Comfortable shoes for travel

My freshest heeled oxfords or most authoritative Mary Janes might keep it 100, but they are probably not appropriate for commuting. I like to wear comfortable shoes to the venue and my baller shoes for audition. I practice in my audition shoes in the weeks leading up to the audition, but I don’t warm up in them so that I don’t tire myself out before I walk into the audition room to be heard.

Something that motivates you to keep it moving

Last but not least, something that will take your mind off of the outcome of the audition, no matter what happens. Celebratory drinks with friends, or curling up with a good book. I like to read about people who continue to bang on the door of opportunity, no matter how many times it is shut on them. The audition process can be daunting; a large chunk of the game is spent hearing ‘no’ many times before getting to yes.

It’s important to have something to look forward to after an audition to remind us that, while we do not have control over the outcome of the audition, there are other things that we can empower ourselves with.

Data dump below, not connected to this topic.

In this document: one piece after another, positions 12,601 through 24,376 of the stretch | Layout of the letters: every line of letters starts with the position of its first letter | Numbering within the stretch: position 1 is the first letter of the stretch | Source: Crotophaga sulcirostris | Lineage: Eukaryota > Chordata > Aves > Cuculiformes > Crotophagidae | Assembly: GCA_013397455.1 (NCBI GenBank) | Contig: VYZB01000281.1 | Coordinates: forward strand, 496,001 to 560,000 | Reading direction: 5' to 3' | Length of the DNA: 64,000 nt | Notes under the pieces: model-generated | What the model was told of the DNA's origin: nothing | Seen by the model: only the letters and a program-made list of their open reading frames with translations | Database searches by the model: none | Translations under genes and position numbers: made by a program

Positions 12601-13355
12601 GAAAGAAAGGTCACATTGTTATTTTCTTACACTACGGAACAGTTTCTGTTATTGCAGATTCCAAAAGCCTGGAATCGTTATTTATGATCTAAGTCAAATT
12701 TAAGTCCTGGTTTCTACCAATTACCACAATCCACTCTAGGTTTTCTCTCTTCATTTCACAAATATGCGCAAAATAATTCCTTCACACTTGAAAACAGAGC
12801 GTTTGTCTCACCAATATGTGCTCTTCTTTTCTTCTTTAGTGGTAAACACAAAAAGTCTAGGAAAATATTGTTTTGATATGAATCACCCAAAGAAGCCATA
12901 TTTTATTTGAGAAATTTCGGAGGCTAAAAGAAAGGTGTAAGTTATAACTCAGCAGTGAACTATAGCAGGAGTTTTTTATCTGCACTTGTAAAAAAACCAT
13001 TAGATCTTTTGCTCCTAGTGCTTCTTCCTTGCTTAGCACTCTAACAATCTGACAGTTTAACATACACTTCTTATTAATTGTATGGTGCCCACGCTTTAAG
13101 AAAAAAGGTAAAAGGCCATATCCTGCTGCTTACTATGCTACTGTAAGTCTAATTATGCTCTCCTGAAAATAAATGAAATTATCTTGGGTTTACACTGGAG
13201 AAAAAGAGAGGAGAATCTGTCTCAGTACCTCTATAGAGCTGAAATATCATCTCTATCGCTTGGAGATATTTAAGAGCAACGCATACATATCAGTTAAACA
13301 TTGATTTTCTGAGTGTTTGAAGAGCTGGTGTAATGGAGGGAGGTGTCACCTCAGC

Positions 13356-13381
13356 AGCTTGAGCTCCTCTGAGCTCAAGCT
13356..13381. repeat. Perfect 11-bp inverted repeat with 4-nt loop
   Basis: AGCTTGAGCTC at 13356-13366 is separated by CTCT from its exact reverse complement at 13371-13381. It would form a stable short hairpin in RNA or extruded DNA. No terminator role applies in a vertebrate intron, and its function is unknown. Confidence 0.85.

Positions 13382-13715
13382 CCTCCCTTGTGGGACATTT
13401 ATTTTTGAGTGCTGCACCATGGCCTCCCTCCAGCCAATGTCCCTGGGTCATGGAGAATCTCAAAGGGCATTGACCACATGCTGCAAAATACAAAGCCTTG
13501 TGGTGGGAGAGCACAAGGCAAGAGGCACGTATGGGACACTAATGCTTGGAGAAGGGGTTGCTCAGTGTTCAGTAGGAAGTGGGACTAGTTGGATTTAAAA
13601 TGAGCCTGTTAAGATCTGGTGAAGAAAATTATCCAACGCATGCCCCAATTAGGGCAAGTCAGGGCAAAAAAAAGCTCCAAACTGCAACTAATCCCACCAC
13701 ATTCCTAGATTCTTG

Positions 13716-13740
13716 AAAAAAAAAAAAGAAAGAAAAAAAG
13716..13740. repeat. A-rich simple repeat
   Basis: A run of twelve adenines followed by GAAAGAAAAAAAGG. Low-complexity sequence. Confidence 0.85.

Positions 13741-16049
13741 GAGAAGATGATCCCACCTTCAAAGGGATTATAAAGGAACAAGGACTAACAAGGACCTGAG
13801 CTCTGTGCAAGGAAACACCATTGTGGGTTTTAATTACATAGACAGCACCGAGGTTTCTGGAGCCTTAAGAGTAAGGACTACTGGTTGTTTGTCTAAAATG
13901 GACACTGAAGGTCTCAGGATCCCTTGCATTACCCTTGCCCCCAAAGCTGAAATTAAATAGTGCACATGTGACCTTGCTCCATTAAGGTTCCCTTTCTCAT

How I choose to prepare and condition myself for the audition is completely my choice and up to me. The time I spend conditioning my body and spirit, and what activities I choose to achieve this is my decision. How I interpret the music and express my intent is completely within my control. Whether or not I choose to be conventional, contemporary, safe or bold with my style and phrasing is up to me.

After an audition I’ll plan to clean the house, go shopping, go to the gym, read, anything. I make a plan so that after the audition, no matter how how high the stakes are, it will seem as close to any other day as possible.

That’s it! What do you think? What’s on your list of must haves/do’s before an audition?